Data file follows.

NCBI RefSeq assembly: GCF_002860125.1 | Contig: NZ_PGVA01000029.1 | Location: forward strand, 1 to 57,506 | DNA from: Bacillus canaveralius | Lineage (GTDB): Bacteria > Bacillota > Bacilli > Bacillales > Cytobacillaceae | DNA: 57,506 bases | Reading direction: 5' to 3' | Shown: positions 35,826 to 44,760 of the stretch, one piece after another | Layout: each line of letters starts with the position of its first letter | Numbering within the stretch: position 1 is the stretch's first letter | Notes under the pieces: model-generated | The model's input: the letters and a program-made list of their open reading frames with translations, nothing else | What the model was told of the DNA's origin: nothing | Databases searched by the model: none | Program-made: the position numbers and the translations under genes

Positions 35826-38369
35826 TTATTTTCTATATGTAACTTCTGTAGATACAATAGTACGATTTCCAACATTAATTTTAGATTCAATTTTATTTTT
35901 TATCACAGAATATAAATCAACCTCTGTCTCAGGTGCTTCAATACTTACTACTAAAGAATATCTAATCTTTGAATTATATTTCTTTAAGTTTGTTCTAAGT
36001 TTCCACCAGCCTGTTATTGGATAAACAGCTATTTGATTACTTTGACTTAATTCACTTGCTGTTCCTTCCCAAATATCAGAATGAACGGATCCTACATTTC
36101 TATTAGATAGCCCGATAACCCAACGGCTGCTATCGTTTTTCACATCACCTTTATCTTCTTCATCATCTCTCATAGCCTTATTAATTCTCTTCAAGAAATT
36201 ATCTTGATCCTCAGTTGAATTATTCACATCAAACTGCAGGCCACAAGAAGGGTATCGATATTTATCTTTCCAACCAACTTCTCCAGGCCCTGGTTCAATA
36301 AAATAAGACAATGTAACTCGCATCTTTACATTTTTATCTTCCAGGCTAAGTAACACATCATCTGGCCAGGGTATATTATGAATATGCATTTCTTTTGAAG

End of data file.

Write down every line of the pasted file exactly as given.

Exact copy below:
NCBI RefSeq assembly: GCF_002860125.1 | Contig: NZ_PGVA01000029.1 | Location: forward strand, 1 to 57,506 | DNA from: Bacillus canaveralius | Lineage (GTDB): Bacteria > Bacillota > Bacilli > Bacillales > Cytobacillaceae | DNA: 57,506 bases | Reading direction: 5' to 3' | Shown: positions 35,826 to 44,760 of the stretch, one piece after another | Layout: each line of letters starts with the position of its first letter | Numbering within the stretch: position 1 is the stretch's first letter | Notes under the pieces: model-generated | The model's input: the letters and a program-made list of their open reading frames with translations, nothing else | What the model was told of the DNA's origin: nothing | Databases searched by the model: none | Program-made: the position numbers and the translations under genes

Positions 35826-38369
35826 TTATTTTCTATATGTAACTTCTGTAGATACAATAGTACGATTTCCAACATTAATTTTAGATTCAATTTTATTTTT
35901 TATCACAGAATATAAATCAACCTCTGTCTCAGGTGCTTCAATACTTACTACTAAAGAATATCTAATCTTTGAATTATATTTCTTTAAGTTTGTTCTAAGT
36001 TTCCACCAGCCTGTTATTGGATAAACAGCTATTTGATTACTTTGACTTAATTCACTTGCTGTTCCTTCCCAAATATCAGAATGAACGGATCCTACATTTC
36101 TATTAGATAGCCCGATAACCCAACGGCTGCTATCGTTTTTCACATCACCTTTATCTTCTTCATCATCTCTCATAGCCTTATTAATTCTCTTCAAGAAATT
36201 ATCTTGATCCTCAGTTGAATTATTCACATCAAACTGCAGGCCACAAGAAGGGTATCGATATTTATCTTTCCAACCAACTTCTCCAGGCCCTGGTTCAATA
36301 AAATAAGACAATGTAACTCGCATCTTTACATTTTTATCTTCCAGGCTAAGTAACACATCATCTGGCCAGGGTATATTATGAATATGCATTTCTTTTGAAG